I’m well aware that this post could lead to me being the most hated Wannabe Hack by a fair amount of our readers, but I promise not to gloat too much. In case you missed my twitter announcement yesterday, I passed the NCTJ 100wpm shorthand exam. With 100% accuracy. To say I’m pleased (and shocked!) would be the understatement of the century.
To be honest, shorthand has been the bane of my life for the last two years. Initially I got on really well with it and found it fairly easy to learn the theory. But then came the gruelling task of building speed. And as I mentioned before, I gave up when I hit 80wpm. After a year off from shorthand classes, I started again in September and have let shorthand take over my life for the last 3 months, which, thankfully, has paid off. So I thought I’d share some tips with you about how I passed shorthand and hopefully help you do it too.
1. Be prepared to let shorthand take over your life
Whenever I’m listening to someone speak, in my mind I’m thinking about the shorthand outlines. Especially when there’s a word I’ve never written in shorthand (like victimisation – have I got you thinking now?). This has led to me completely missing the question I’ve been asked or saying something that I think is relevant to the conversation but actually has nothing to do with it.
2. Use shorthand in your day-to-day life
Write your shopping list in shorthand, and then face the challenge of reading your shorthand back as your wander around the supermarket. And then get home and wonder why you don’t have anything you went for, but you have items that are spelt very similarly to them!
3. Get used to writing at speed
Yes, it sucks and is definitely the hardest part of shorthand but the more you practise the better you’ll get. Try taking notes from your favourite TV show, this kills two birds with one stone as you get to watch telly and get some practice in. (But good luck keeping up with the cast of TOWIE!) What I did with this was to choose one character in a programme that I would take notes from. Initially I’d recommend choosing a character who doesn’t talk that much and gradually build up to someone who has a lot of lines.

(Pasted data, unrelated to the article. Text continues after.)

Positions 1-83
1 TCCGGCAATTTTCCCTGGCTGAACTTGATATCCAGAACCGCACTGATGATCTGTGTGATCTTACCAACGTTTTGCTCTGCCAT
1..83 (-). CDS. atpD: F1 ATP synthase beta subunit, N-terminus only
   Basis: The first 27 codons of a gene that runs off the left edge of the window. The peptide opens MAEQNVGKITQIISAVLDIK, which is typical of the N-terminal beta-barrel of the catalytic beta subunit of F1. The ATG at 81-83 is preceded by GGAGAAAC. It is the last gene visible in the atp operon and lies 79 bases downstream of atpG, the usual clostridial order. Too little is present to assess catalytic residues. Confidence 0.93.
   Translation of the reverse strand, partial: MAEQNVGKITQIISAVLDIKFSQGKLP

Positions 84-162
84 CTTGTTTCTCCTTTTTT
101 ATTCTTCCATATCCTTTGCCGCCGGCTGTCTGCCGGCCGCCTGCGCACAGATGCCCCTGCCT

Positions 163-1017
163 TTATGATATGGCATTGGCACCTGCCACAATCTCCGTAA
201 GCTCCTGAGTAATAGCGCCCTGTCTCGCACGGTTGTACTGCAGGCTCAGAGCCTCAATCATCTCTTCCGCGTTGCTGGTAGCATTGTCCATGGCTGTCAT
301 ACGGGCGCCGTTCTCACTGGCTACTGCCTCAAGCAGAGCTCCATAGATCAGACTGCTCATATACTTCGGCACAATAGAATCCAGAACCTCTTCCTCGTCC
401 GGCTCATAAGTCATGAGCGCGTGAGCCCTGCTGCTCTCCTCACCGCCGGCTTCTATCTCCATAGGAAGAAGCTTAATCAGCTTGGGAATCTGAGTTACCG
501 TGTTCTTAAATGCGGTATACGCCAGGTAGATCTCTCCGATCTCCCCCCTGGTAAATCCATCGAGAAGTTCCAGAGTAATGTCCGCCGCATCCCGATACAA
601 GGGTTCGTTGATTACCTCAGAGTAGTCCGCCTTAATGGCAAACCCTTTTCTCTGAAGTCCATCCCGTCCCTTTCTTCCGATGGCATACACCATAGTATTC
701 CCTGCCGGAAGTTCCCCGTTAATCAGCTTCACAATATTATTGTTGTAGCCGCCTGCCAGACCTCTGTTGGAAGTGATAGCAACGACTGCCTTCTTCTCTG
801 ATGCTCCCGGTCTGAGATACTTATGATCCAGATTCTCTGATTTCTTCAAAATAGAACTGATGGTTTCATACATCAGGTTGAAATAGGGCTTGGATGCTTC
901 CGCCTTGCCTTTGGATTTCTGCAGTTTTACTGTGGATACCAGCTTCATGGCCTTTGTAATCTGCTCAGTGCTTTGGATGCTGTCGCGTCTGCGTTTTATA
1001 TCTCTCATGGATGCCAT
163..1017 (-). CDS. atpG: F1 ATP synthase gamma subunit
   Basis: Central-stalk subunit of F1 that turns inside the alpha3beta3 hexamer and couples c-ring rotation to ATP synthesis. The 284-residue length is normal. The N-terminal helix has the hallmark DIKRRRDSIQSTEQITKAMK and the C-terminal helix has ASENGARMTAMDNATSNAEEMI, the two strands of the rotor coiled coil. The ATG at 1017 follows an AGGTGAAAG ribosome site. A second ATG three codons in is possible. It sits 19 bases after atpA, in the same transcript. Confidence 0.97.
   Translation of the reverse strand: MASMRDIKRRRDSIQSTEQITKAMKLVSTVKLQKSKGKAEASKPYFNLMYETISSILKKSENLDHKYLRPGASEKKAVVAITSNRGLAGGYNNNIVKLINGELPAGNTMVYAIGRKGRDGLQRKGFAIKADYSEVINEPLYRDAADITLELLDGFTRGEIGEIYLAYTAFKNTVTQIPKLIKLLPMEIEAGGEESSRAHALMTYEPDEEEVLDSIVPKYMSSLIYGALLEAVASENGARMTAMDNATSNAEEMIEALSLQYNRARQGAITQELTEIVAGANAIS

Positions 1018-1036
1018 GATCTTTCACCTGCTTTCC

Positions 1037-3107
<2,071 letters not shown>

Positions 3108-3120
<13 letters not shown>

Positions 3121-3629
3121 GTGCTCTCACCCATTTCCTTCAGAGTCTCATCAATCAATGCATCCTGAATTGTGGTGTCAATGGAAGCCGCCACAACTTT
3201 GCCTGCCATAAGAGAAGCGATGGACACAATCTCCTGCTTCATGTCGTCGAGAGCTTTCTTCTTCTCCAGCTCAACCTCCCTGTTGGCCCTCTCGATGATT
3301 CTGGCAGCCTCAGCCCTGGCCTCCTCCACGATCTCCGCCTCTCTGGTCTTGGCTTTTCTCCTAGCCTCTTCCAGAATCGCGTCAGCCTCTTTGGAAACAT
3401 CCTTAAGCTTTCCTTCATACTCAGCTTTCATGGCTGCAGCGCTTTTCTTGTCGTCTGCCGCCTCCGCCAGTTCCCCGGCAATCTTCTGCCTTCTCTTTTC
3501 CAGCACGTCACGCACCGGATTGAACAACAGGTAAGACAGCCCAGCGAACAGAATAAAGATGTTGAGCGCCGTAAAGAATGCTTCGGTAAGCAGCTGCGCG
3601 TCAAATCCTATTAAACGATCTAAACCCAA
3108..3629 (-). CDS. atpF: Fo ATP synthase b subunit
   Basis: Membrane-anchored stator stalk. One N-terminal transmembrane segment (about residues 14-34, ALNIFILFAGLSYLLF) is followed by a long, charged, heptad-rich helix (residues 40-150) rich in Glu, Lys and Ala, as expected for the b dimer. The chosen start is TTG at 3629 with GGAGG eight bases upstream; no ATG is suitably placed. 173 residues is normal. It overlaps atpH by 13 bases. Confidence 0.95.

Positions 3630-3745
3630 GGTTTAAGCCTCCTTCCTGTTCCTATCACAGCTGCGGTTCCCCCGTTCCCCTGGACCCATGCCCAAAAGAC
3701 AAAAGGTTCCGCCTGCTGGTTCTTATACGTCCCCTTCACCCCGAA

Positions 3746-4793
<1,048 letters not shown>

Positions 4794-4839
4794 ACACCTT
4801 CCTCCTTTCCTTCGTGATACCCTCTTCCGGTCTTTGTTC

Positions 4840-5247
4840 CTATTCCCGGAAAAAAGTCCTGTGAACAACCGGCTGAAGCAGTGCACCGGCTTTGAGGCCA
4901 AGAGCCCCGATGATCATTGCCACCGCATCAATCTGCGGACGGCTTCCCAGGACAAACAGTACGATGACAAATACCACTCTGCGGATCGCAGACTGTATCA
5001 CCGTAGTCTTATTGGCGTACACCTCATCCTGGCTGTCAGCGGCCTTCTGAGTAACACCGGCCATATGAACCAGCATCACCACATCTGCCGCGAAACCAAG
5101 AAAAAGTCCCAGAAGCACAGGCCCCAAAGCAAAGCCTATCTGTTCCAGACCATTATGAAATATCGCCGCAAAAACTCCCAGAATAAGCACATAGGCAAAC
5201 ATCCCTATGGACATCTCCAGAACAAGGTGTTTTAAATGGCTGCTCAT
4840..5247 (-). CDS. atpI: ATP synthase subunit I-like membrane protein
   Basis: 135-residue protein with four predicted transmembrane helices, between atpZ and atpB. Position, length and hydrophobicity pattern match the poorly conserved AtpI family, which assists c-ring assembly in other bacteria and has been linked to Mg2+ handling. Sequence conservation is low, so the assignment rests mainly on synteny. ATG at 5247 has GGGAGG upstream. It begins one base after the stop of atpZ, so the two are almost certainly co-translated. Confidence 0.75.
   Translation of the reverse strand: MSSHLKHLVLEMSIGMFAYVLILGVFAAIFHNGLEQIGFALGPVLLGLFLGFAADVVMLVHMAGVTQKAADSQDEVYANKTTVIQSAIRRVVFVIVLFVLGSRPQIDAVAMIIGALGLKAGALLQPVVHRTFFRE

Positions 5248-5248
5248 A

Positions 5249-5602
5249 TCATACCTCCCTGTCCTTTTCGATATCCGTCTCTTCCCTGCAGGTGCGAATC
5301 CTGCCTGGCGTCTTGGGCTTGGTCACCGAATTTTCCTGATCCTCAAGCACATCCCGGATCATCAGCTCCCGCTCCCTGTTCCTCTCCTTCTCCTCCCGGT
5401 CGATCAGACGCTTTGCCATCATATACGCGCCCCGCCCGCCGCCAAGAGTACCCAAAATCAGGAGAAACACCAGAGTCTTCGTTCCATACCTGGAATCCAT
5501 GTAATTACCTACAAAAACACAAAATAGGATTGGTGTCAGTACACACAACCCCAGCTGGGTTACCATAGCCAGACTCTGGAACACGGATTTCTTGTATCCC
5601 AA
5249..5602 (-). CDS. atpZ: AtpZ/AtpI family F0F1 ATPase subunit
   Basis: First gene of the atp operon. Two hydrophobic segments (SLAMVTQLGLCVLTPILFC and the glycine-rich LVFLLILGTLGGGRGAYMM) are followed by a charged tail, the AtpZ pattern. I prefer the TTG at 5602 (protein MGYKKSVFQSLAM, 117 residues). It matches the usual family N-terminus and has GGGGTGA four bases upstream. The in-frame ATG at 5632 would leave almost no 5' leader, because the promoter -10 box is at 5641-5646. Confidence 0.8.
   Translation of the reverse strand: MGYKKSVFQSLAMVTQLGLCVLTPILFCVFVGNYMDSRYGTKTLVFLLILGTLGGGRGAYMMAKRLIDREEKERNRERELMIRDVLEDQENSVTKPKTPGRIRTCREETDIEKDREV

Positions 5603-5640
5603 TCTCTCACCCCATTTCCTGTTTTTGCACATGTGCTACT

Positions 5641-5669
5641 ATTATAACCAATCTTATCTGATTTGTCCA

4. Find your own special outlines for things
Obviously when you’re learning theory you learn a number of special outlines but you’ll probably find that a lot of passages have similar words in that don’t necessarily have an official outline. For example, I have developed my own outlines for children, cover and Facebook – ok, the last one doesn’t come up in official passages that much but you’d be amazed at how often it comes up in conversation. And I have heard it in at least one NCTJ passage so I reckon it could come up again.
5. Do reading practice too
It’s very easy to concentrate on getting the notes down and forget that you actually have to read them back and make sense of them too. So for everything you write down, even if it is just what Caggie said to Spencer on last night’s Made In Chelsea, make sure you read it back.
But most importantly of all, don’t beat yourself up too much. Yes it is hard work. But with a little bit of faith in yourself and some practice, you will get there. Don’t worry if you miss a sentence in a passage, just don’t let it mess up the rest of the piece. Pause for a moment and pick up where you can. And remember, you can do it.
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After finishing my stint in student media, I couldn’t help but look